Blue Rock Thrush….. 25th February, Stow on the Wold.

Well we have managed not to bother about the Stow on the Wold Blue Rock Thrush that has been present for a couple of months over this winter up until now. We had previously seen the bird that spent a few days on Scilly in 1999 (the year of the Whites/ Short-toed Eagle etc). Indeed we had storming views of that on our first afternoon on the islands that year when one of the boat men diverted into Porthloo bay and got us close to the bird on rocks. We were lucky with that one, we always went to Scilly Saturday to Saturday but that year we had not been able to get accommodation for that and instead went Friday/Friday, the one and only time we did this and the Blue Rock Thrush left that night.

However we had work down in Warwick and were seeing friends down there too so decided that as its only 30 miles further we would take in the bird on the way home on Saturday the 25th. We had happily got up on Saturday morning to prepare for breakfast before waving good bye to our mates when I decided to invent a new extreme sport, Stair Diving, unfortunately I received nul points for style or content and ended up well fluffing the landing… and ended up a gibbering heap on the ground floor with an extremely unhappy ankle and screaming in pain. I must admit from what happened I thought I had broken it as to start with I could not put weight on it and it had doubled up under me as I landed and I felt a sick inducing pop, but as I rested I concluded I had very badly sprained it. It was still wrapped tightly in my boot and I left it there.

This of course made us think of coming straight home instead of going to the Blue Rock Thrush. However after a couple of hours with my foot up and after getting in the car I decided that as I had a commission for the bird I had better see the damn thing. The twitching demon took over… Honest. We were surprised on reaching Stow that even on this very gloomy and damp afternoon the place was heaving with people and we had real trouble finding parking. Why is this always the case when you need to be close to where you are going because, say, you cannot walk! We had not appreciated how touristy the place was. Anyhow we found a spot a small distance away and grabbed camera and bins, and my mono-pod as a walking stick, and gingerly set off. It took ages to limp the few hundred yards to Fisher Close and Maugersbury Park roads where the bird had been this morning.  Arriving we found a few birders mooching round and found the bird had not showed for a couple of hours at least. Again just when you don’t want to be standing a lot! Predictably it wasn’t playing ball, we stood in Maugersbury Park for what seemed like ages watching the local Robin, Blackbird and Starlings and a solitary Red Kite, before struggling round to Fisher Close to again fail to find the bird. Oh dear this wasn’t looking good. There was also  the constant nagging fear you would be standing in one road when it showed in the other, and I was in no position to run round. The weather was closing in and time was ticking by, and my ankle was slowly getting worse. Back to Maugersbury Park. We happy band of hopeful twitchers had dwindled to just 5 souls by now, standing on a corner staring at a small back garden, of which we could see just the tops of the tall walls and a single smallish tree in front of a leylandii hedge. Some Starlings raucously arrived on the aerial of number 27 and dropped down into the garden behind the wall. One flicked up into a tree… idly I raised my bins and as I did I noticed another bird perched mostly obscured below it in the tree. I could just see the top of its head. I thought another Starling or the Blackbird that had been flying in and out… but looking I was surprised to see what I thought was a blue tone. Could it be? I moved position and got a slightly better angle, more of the bird was in view. Blimey that was it.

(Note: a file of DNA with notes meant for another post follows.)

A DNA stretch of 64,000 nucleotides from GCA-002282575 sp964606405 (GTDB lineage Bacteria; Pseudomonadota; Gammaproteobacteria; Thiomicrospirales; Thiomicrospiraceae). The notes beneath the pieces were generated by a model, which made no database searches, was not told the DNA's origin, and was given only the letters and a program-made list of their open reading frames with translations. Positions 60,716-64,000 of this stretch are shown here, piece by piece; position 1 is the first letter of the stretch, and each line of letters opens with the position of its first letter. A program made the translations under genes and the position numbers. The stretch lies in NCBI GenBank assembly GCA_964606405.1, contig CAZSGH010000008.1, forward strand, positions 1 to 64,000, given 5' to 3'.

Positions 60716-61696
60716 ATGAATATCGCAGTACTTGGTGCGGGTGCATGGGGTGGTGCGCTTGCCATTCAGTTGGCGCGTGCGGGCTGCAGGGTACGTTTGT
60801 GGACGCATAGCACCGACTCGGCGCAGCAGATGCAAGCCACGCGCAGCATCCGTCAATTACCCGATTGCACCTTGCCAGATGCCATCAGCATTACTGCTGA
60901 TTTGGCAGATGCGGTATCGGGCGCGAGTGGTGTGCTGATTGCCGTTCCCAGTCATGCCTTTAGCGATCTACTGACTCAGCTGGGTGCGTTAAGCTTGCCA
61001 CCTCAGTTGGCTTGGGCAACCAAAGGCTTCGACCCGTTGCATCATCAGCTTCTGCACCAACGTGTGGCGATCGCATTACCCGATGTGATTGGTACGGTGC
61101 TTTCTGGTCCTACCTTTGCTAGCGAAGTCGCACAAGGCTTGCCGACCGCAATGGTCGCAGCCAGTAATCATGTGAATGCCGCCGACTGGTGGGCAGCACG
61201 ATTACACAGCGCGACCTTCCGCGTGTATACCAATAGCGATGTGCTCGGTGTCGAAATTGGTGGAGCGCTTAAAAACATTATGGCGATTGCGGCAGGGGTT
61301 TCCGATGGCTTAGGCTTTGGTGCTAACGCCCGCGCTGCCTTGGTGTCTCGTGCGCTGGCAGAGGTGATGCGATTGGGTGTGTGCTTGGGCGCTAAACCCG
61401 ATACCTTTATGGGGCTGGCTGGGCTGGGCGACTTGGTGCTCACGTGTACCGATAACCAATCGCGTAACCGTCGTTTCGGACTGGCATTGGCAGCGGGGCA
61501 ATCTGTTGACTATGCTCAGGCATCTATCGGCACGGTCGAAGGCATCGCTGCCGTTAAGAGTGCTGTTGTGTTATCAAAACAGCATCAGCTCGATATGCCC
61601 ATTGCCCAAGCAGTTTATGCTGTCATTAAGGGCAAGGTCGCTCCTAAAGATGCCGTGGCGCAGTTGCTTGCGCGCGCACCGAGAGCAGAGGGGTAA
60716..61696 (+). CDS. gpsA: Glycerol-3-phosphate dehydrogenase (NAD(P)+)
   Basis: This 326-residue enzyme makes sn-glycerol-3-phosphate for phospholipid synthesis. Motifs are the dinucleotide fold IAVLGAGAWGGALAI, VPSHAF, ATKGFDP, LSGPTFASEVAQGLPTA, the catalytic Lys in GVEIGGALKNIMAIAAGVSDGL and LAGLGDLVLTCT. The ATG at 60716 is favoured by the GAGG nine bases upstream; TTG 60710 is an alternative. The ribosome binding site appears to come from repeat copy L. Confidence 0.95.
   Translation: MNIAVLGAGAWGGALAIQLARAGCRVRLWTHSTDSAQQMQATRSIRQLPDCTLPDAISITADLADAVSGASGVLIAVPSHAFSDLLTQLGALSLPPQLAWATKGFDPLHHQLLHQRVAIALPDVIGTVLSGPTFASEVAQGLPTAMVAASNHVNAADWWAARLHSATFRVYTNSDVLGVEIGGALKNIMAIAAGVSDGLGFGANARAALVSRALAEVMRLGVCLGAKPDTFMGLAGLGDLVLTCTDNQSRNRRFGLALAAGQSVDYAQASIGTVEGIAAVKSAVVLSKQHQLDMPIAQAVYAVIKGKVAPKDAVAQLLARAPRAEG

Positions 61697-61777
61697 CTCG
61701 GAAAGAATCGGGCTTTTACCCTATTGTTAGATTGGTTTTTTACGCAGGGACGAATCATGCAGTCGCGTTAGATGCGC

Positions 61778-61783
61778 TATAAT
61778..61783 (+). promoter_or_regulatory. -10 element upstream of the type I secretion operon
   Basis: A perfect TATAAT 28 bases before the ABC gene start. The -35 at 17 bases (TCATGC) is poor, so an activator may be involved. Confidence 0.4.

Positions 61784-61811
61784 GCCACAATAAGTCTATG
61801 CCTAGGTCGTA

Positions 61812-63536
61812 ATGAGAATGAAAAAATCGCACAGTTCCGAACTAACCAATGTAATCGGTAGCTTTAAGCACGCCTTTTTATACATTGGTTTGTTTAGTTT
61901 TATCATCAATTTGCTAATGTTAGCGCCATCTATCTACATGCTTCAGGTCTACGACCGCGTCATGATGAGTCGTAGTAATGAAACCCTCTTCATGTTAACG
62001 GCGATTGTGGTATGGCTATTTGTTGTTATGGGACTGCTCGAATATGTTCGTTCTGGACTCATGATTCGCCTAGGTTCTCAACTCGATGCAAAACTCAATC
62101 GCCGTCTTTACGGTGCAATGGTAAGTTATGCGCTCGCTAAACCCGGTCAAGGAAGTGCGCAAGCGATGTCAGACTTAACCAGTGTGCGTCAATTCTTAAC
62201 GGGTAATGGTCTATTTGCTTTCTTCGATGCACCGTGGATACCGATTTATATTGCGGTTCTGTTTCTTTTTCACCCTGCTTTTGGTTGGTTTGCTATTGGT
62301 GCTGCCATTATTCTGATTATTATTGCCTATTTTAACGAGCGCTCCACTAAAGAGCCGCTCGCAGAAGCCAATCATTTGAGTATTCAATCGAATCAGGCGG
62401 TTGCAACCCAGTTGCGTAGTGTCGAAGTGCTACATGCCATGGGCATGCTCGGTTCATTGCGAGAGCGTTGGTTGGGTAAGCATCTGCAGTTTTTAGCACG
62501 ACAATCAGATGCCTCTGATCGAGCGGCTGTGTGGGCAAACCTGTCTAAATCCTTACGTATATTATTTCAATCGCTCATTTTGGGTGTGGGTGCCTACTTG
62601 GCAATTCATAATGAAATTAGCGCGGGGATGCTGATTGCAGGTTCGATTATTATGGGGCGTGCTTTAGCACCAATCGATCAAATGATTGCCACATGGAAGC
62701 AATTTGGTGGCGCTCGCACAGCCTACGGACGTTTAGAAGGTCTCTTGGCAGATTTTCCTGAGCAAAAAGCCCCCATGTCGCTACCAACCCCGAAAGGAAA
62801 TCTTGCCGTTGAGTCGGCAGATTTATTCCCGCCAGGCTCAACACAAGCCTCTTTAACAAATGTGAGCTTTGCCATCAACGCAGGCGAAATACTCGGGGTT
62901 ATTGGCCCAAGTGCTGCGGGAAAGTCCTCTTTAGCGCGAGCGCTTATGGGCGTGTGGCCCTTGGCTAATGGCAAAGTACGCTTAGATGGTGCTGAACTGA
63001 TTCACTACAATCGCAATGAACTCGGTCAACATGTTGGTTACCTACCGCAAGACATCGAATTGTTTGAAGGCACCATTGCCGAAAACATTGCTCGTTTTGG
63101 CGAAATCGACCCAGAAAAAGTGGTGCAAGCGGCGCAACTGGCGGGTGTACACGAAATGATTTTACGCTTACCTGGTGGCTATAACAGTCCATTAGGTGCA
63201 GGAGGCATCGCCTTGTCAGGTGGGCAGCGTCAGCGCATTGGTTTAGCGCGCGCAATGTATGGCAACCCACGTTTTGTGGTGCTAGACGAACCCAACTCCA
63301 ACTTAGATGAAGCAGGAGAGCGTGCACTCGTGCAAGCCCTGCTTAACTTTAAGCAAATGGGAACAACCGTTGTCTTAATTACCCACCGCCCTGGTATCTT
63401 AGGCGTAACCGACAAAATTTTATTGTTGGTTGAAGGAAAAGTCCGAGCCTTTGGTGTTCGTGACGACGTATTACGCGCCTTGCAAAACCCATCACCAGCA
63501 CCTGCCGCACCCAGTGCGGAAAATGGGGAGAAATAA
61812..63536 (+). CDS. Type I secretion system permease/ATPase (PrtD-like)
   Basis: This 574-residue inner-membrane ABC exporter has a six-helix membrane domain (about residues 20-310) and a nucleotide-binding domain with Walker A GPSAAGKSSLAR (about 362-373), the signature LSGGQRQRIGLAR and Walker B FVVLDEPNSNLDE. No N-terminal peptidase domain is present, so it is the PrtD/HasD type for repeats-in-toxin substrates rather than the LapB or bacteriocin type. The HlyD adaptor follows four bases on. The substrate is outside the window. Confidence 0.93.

Version 2

First view… not obviously blue is it.

A bit more jiggling around and a much better view through the branches was obtained. How had it just materialized in there? Not one of us had seen a bird fly in despite watching the area all the time. After getting all those who where there onto the bird (I felt for the chap who left just before it showed) we enjoyed quite prolonged views as it sat deep within the tree. Unfortunately the weather had become quite dark, and rain had started to fall so photo’s were hard. In the rather gloomy light the bird looked rather dull blue grey rather than bright blue, and could be seen to still have some of the pale feather tips although to me some of the ones visible in the early photo’s seem to have worn away. Across the lower breast some scalloping could be seen.

Version 2

Bit better view. Sitting in the tree looking blue.

It dropped down towards the garden after about 10minutes briefly perching out in the open on the garden wall and allowing us to see it really well. We thought that was that, but shortly after it popped back up onto the wall and I grabbed a couple of snaps which are dark and soft/grainy due to the high ISO, but you can see the blue in the rear shot.


Up the Garden Wall….


The bird then flew and disappeared. Not perhaps the crippling rooftop view we had hoped for but good enough. We decided that was it as the rain threatened to get harder and we headed north and home. Oh, and overnight and on the Sunday my ankle, now released from my boot swelled massively… looked like a football, that will teach me… Or not.


This entry was posted in 2017, Blue Rock Thrush, Stow on the Wold, Uncategorized. Bookmark the permalink.

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